Motorsport is rarely without an assortment of curious and questionable characters, and that is particularly true of those involved in buying advertising space on these high-speed billboards.
During the British Grand Prix we were all watching, with jaws agape, the incredible spat between the Haas F1 Team and its title sponsor Rich Energy. This certainly isn’t the first such example – nor will it be the last – and we’ve decided to take a look at some of the more fascinating shady sponsors and ‘investors’ who have graced Formula 1’s landscape…
Before we do so, it’s worth acknowledging that everyone – except it seems, the Haas team itself – could predict that its tie-in with Rich Energy was going to end in tears.
Rich Energy’s (now ousted) CEO, William Storey, shared a number of similarities to his sponsor forebears who have appeared with great fanfare and disappeared with an equal measure of disgrace.
Here are some ‘red flags’ that F1 team principals and sponsorship hunters should look out for when a person, or company, comes offering big dollars to put their logos on your car:
- They have crazy hair and/or crazy facial hair
- No one has ever heard of, seen, or bought their product
- The person, their backers, or their investors have questionable connections
- The product or company seeking sponsorship has an unknown or unclear ownership structure
- The sponsorship funds are being borrowed
- The person or their product has no logical or historical ties to motorsport
- The person is from Nigeria (yes, seriously!)
- The person claims to have royal ancestry
- And most obviously: if it sounds too good to be true, it probably is…
10. Dmitry Mazepin
The jury is still out on this Belarus-born Russian billionaire father of Formula 2 Championship racing driver Nikita Mazepin, who has bankrolled his son’s racing career thanks to his role as the core shareholder and chairman of Uralchem Integrated Chemicals Company (Uralkali) which specialises in mineral fertilisers.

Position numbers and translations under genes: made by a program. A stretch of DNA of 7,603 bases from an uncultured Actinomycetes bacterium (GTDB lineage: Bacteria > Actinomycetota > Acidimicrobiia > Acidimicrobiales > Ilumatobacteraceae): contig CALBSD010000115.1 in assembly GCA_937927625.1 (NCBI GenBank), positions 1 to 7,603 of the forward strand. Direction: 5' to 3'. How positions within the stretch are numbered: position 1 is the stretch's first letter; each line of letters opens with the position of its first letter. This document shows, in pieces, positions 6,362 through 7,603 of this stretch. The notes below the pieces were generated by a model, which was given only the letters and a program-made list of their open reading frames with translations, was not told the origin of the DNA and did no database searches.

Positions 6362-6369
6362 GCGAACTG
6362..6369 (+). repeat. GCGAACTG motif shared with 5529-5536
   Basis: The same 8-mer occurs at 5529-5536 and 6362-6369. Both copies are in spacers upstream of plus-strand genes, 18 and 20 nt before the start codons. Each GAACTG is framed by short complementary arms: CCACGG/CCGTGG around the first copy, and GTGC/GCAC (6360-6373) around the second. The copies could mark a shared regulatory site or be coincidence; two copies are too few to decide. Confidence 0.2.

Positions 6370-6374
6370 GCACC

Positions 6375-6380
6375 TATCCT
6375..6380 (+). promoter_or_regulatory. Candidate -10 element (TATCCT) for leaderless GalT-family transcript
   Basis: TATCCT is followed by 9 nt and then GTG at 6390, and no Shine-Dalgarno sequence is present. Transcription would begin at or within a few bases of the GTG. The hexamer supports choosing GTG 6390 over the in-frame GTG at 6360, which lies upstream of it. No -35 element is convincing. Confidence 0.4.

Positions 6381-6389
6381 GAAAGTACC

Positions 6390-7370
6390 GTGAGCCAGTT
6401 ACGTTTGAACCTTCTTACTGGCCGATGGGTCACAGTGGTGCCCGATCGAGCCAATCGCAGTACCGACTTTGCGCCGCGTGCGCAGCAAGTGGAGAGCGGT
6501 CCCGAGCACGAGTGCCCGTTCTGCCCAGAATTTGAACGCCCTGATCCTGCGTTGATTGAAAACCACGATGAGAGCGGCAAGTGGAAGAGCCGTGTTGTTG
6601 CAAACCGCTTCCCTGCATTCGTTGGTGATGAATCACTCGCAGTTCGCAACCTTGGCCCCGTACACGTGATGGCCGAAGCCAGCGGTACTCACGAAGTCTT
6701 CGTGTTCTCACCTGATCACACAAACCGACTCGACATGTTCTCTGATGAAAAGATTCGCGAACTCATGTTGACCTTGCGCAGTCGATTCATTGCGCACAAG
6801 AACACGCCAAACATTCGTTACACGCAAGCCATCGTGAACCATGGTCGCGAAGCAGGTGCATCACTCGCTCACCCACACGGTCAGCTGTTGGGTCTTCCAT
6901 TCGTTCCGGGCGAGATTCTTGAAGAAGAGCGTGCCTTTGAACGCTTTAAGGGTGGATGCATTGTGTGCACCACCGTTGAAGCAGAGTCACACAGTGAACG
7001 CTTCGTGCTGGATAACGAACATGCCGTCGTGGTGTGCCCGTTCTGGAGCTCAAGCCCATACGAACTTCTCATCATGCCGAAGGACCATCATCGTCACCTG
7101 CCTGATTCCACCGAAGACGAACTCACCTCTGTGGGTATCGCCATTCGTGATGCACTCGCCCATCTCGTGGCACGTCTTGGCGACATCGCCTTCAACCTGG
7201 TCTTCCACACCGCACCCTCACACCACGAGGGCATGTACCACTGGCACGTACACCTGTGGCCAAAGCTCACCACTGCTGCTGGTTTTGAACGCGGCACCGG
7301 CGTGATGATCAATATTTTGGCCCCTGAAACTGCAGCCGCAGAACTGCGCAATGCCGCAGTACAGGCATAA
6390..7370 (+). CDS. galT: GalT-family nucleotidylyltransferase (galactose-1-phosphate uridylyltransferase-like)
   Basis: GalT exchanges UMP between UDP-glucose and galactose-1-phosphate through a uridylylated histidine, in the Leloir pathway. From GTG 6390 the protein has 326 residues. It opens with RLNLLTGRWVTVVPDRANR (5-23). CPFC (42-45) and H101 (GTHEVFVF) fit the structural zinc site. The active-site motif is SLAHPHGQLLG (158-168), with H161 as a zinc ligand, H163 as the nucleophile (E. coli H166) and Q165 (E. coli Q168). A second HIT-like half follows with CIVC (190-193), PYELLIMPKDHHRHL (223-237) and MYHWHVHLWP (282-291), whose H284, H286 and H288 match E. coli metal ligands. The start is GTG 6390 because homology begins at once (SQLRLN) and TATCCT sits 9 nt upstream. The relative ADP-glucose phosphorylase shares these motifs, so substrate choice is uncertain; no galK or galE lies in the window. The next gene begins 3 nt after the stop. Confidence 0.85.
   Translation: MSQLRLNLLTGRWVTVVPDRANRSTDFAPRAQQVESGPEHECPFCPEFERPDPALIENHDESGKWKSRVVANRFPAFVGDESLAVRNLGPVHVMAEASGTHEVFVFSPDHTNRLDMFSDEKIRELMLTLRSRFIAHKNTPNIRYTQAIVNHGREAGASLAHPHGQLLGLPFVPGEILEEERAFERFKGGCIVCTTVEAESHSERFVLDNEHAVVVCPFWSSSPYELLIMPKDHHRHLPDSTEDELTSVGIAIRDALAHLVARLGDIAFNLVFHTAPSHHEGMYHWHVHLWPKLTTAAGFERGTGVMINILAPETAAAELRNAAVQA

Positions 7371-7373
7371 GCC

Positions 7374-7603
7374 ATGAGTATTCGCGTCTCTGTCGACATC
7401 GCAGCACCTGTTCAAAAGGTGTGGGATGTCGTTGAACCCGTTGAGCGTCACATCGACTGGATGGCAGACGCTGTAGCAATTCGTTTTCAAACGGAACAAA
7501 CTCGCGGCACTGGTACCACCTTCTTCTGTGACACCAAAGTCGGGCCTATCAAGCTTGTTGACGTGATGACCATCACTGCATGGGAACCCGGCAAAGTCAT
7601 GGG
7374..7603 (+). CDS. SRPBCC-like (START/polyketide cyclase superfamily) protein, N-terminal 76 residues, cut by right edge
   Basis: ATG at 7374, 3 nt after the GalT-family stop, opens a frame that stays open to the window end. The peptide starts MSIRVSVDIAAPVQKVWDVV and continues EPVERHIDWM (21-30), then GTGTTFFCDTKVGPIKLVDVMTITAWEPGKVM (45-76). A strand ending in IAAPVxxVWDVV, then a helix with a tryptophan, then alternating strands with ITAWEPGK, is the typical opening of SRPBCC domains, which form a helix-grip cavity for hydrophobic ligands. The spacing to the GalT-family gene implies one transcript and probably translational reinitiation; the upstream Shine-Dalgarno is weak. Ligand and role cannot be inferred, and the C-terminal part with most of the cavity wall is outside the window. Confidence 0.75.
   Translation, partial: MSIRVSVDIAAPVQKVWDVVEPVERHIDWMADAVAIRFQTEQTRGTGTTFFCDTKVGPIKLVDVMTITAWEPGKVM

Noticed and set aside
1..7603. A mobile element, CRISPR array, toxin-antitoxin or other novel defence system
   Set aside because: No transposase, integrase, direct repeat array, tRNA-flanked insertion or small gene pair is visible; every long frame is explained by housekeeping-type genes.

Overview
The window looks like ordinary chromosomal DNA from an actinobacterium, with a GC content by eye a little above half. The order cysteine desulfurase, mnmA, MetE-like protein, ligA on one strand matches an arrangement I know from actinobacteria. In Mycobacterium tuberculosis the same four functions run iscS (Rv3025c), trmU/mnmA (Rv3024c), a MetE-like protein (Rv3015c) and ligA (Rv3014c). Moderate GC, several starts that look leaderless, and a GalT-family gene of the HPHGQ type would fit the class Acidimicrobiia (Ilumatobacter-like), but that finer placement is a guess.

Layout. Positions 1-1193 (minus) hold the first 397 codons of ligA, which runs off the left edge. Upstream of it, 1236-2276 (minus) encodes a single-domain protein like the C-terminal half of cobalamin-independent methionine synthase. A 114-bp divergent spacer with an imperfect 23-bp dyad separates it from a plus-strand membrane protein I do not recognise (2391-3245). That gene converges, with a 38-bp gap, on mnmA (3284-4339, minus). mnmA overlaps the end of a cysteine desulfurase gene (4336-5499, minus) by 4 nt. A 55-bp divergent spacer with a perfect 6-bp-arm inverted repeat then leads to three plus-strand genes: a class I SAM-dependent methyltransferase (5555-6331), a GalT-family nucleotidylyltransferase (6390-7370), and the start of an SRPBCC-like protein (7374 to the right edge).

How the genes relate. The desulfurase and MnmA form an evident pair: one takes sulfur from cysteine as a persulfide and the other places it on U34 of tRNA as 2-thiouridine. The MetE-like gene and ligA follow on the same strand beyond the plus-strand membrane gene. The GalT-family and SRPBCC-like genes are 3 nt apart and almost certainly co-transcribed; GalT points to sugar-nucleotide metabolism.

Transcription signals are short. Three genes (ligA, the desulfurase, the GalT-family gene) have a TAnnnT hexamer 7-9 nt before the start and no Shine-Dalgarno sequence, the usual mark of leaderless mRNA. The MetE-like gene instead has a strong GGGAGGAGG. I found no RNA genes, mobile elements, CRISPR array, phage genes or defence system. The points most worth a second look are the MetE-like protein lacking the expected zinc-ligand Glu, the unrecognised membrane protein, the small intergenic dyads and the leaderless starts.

Mazepin Sr. has been implicated in a number of major corporate scandals, including allegations of strong-arming rival outfits, stock market manipulation and making political attack videos against his opponents.
Mazepin Sr. and Uralkali were, along with Rich Energy CEO William Storey, among several parties who made bids to take over ownership of the Force India Formula 1 team when it fell into administration in mid-2018. Perhaps ironically, it was another billionaire father of a racing driver, Lawrence Stroll (father of Lance) who clinched the deal.
Mazepin later openly criticised the bidding process, alleging that he had never been contacted by Force India’s appointed administrators once he had submitted his bid.
9. Ted Ball & David Ashworth
Ball and Ashworth were the directors of Landhurst Leasing, a company that counted Bob Geldof and Terry Venables among its clients. Their company operated as a lucrative luxury car leasing business, either leasing the cars directly to wealthy clients or buying the cars and leasing them back.
Landhurst was financed by a number of banks, led by the Guinness Mahon merchant bank as well as several Swiss and Canadian banks. By the early 1990s, its turnover exceeded £30 million a year, although it continued to rely on loans from its syndicate of merchant banking backers to keep clients afloat after arrears on leases started to build up.
Ball had dreams of becoming a major player in Formula 1, and loaned £1 million to the Japanese Middlebridge Group owned by billionaire Koji Nakauchi to finance its purchase of the Brabham team in 1990. This was itself a breach of Landhurst’s covenants with its banks; Ball and Ashworth falsified the company’s financial records to hide the initial loan they had given to Middlebridge.